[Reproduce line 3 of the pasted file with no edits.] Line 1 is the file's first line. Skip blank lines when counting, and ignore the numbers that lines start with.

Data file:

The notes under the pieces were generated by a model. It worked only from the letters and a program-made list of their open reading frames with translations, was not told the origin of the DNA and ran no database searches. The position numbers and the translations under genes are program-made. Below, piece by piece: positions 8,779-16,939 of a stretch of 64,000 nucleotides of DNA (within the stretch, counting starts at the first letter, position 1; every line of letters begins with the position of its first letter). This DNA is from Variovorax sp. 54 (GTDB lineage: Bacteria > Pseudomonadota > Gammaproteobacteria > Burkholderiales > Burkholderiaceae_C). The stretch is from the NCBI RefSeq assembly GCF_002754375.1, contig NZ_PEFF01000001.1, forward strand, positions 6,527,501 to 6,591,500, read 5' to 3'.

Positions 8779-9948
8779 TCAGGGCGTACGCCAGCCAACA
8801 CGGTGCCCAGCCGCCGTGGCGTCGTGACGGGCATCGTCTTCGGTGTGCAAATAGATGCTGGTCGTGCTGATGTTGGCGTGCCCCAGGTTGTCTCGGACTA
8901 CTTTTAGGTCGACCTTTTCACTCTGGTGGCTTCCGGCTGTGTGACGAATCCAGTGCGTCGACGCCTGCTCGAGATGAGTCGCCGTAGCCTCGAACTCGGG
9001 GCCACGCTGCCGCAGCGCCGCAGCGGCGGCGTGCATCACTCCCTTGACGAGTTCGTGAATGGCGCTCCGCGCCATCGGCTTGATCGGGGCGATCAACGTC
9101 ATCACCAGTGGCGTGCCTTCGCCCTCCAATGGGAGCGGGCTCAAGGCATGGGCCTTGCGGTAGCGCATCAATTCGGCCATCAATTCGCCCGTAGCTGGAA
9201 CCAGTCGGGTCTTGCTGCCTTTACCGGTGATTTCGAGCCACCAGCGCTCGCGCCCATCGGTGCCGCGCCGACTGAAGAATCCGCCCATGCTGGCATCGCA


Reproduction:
8779 TCAGGGCGTACGCCAGCCAACA